/27 the new /24

Mark Andrews marka at isc.org
Thu Oct 8 21:41:23 UTC 2015

In message <561699F3.1070600 at tiedyenetworks.com>, Mike writes:
> On 10/08/2015 06:14 AM, Matthew Kaufman wrote:
> >
> >
> > On 10/7/15 7:00 AM, Mark Andrews wrote:
> >> I don't see anyone wishing it went differnetly. I see someone 
> >> pointing out the reality that lots of ISP's are way too late to 
> >> delivering IPv6. *Every* ISP should have been planning to deliver 
> >> IPv6 by the time the first RIR ran out of IPv4 addresses. 
> >
> > Look, I'm as much a supporter of delivering IPv6 as anyone. I've had 
> > IPv6 enabled on my home network (and the small data center I run in my 
> > garage) for over a decade now. In 2004, I made sure that IPv6 was 
> > fully supported in the peer-to-peer stack I developed and that 
> > eventually became RFC 7016. And for the last 5 years I've been pushing 
> > for IPv6 support in the product I work on for my employer.
> >
> > But the reality is that there's a whole lot of small and medium-sized 
> > ISPs run by fine, upstanding individuals serving their communities -- 
> > even in and around the San Francisco Bay Area -- that have either no 
> > or very limited (tunnels only) support for IPv6. That's the reality of 
> > the transition. And threatening these folks with the attorney general 
> > isn't the way to get them to adopt IPv6, nor is shaming them. They 
> > will add IPv6 support when it is easy to do, when their staff has the 
> > time, and when the economics make sense.
> >
> Plus one to that. We are such a provider, and IPv6 is on my list of 
> things to implement, but the barriers are still plenty high. Firstly, I 
> do have an Ipv6 assignmnt and bgp (v4) and an asn, but until I can get 
> IPv6 transit,

There are lots of transit providers that provide IPv6.  It really is
time to name and shame transit providers that don't provide IPv6.

> there is not much point in my putting a lot of effort into 
> enabling IPv6 for my subscribers. Yes I have a HE tunnel and yes it's 
> working, but it's not the same as running native v6 and with my own 
> address space. Second, on the group of servers that have v6 thru the HE 
> tunnel, I still run into problems all the time where some operations 
> over v6 simply fail inexplictly, requireing me to turn off v6 on that 
> host so whatever it is I'm doing can proceed over v4.

> Stuff like OS updates for example.

Then complain to the OS vendor.  It is most probably someone breaking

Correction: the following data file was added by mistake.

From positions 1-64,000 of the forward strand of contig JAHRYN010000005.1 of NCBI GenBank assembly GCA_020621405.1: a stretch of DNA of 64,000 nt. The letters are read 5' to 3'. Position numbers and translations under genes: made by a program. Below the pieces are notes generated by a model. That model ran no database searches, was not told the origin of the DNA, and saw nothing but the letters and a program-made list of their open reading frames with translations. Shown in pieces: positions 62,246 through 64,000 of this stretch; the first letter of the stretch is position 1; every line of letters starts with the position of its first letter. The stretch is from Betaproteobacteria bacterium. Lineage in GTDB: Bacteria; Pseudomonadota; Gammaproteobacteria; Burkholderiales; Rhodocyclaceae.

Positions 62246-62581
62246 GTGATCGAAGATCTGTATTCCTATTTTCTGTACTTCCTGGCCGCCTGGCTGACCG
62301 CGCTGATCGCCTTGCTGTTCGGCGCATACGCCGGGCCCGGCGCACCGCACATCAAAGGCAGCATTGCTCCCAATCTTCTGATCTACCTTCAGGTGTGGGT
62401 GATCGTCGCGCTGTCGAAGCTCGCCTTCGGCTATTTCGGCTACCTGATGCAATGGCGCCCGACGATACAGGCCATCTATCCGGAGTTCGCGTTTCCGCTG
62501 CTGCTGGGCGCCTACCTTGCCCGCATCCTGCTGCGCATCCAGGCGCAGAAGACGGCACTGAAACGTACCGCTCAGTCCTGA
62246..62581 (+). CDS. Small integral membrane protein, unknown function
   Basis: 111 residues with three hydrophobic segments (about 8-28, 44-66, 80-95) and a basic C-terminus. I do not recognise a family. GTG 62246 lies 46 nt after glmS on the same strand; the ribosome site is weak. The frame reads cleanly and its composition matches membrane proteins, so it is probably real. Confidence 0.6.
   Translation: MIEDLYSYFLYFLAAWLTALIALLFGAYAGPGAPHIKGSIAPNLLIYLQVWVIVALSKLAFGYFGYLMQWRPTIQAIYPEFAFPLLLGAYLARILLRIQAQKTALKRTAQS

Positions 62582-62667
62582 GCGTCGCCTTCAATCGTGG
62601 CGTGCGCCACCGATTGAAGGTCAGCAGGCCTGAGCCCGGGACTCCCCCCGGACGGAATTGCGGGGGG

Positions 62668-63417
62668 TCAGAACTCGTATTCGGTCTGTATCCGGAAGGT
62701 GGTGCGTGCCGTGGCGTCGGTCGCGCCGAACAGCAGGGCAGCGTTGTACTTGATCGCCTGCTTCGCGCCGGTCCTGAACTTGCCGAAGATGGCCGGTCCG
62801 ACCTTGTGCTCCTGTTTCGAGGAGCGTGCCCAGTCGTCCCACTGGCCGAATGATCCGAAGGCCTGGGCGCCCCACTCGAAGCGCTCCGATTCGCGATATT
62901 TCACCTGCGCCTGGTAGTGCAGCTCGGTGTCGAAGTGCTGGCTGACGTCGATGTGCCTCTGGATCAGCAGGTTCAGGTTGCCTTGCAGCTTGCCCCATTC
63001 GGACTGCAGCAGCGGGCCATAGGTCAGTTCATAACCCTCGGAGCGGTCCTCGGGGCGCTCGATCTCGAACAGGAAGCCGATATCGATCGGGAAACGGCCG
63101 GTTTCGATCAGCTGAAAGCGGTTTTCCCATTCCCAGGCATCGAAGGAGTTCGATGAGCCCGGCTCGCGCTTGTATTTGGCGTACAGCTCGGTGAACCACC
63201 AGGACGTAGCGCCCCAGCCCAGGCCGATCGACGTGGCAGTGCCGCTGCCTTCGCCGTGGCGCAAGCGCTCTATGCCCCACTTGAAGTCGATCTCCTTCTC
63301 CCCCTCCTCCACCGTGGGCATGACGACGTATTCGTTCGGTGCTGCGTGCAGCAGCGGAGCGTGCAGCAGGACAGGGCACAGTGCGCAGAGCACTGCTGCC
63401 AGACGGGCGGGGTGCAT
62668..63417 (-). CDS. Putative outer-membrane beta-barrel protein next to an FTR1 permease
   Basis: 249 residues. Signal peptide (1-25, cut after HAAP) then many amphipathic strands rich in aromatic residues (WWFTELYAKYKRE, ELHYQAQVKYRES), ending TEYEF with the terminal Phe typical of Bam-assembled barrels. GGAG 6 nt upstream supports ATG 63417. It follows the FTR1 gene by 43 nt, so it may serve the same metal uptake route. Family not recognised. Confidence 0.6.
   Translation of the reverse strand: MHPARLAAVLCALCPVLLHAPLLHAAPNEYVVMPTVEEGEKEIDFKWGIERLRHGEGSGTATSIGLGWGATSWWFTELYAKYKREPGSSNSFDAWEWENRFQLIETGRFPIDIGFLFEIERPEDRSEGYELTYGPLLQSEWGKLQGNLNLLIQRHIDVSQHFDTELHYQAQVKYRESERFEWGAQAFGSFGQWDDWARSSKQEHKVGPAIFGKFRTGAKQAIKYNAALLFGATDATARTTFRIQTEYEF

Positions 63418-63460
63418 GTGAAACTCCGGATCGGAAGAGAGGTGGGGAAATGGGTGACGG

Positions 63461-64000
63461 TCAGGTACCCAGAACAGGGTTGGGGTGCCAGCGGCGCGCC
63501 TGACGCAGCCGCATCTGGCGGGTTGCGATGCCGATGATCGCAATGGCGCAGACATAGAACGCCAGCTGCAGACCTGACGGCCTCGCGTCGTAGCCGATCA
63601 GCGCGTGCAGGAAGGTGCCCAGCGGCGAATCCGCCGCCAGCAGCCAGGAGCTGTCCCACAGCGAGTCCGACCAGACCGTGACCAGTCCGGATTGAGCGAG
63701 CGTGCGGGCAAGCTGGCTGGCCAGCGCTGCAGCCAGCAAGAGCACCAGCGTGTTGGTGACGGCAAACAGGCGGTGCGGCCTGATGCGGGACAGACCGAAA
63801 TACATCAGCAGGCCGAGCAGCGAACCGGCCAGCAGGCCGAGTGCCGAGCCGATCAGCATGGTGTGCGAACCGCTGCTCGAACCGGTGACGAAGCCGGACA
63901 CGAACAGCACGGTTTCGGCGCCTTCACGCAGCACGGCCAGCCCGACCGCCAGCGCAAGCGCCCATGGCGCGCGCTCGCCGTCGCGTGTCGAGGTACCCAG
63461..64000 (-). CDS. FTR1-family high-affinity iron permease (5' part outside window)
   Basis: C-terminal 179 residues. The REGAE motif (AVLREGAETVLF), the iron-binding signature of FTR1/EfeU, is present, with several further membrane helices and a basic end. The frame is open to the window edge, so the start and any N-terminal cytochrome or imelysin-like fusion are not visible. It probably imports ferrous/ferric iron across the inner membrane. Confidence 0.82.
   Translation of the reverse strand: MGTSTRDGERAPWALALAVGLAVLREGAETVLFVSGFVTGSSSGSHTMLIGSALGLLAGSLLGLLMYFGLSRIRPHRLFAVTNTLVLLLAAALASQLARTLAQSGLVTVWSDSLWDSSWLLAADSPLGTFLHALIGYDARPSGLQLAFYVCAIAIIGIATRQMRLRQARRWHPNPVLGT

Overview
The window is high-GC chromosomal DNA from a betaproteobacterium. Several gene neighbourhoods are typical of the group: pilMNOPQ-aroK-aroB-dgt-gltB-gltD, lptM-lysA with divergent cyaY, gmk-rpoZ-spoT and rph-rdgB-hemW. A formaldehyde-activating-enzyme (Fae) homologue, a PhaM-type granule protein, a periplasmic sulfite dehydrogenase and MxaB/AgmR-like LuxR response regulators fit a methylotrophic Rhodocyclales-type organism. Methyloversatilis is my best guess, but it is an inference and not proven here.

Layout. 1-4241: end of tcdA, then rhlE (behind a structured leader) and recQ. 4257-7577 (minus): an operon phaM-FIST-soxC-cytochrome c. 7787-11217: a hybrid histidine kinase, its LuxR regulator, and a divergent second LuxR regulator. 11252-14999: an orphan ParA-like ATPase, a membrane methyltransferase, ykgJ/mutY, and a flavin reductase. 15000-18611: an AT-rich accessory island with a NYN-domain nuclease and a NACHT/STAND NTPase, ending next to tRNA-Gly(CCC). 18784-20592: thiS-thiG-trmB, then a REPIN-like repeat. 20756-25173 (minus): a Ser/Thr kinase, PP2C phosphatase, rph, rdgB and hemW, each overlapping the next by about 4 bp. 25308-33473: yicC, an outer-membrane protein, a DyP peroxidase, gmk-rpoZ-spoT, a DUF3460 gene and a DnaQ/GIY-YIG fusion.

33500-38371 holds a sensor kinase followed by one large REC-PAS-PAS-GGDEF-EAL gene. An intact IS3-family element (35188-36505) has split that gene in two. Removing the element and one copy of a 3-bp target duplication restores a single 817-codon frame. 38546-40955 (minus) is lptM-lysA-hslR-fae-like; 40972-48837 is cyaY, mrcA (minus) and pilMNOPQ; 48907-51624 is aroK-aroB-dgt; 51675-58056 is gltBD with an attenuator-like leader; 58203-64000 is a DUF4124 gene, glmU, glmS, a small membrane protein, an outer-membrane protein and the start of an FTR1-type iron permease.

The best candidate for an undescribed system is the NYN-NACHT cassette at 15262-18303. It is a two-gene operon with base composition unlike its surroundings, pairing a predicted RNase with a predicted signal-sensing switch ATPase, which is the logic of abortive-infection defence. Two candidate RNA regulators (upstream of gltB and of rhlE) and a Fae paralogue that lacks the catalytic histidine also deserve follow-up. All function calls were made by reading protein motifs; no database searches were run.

PMTU discover by filtering PTB.  Going native will hide these
problems until the MTU between the DC and the rest of the net
increases.  You could also just lower the advertised MTU internally
to match the tunnel MTU which would let you simulate better what a
native experience would be.

I can't remember the last time I saw a site stall due to reaching
it over IPv6 it is that long ago.

> Damm maddening. Can't imagine the screaming I'll 
> hear if a home user ever ran into similar so I am quite gun shy about 
> the prospect. Secondly, the the dodgy nature of the CPE connected to our 
> network and the terminally buggy fw they all run is sure to be a never 
> ending source of stupidity.

CPE devices are buggy for IPv4 as well.  Bugs in CPE devices are
only found and fixed if the code paths are exercised.

That said IPv6 worked fine for me with the shipped image (old version
of OpenWRT) using 6to4 before I reflashed it to a modern version
of OpenWRT as I wanted to use the HE tunnel rather than 6to4.  I
know that is only one CPE device.

> Thirdly, some parts of my network are 
> wireless, and multicast is a huge, huge problem on wireless (the 802.11 
> varities anyways). The forwarding rates for multicast are sickeningly 
> low for many brand of gear - yes, it's at the bottom of the barrel no 
> matter how good or hot your signal is - and I honestly expect v6 to 
> experience enough disruption over wireless as to render it unusable for 
> exactly this reason alone.

You expect but haven't tested.

> The wired portion of my subscriber network is only slightly better, im 
> pretty sure it can deal with v6 in the middle, but the question is still 
> wether specfic CPE models can and which set of bugs I'll hit on my 
> access concentrators passing our v6 over PPPoE. I just read about a 
> cisco bug where enabling rp-filtering on v6 causes a router reload, 
> which I would hit immediately since rp-filtering is a standard 
> subscriber profile option here (trying to be a good netizen). How many 
> other network destroying bugs await? The longer I wait on v6, the less 
> work I will have to do dealing with bugs. So, as the original posted 
> said, we'll do v6 when it's easy, when we have time, and when the 
> economics make sense.

And is there a fix available yet?  All code has bugs in it.  They
exist in both the IPv4 code paths and the IPv6 code paths.  There
are lots of places that are going IPv6 only internally and only
having IPv4 at the fringe.  You can't do that if routers are flakey
when pushing IPv6 packets.  This is basically just fear overriding
rational decisions.

> Mike-
Mark Andrews, ISC
1 Seymour St., Dundas Valley, NSW 2117, Australia
PHONE: +61 2 9871 4742                 INTERNET: marka at isc.org

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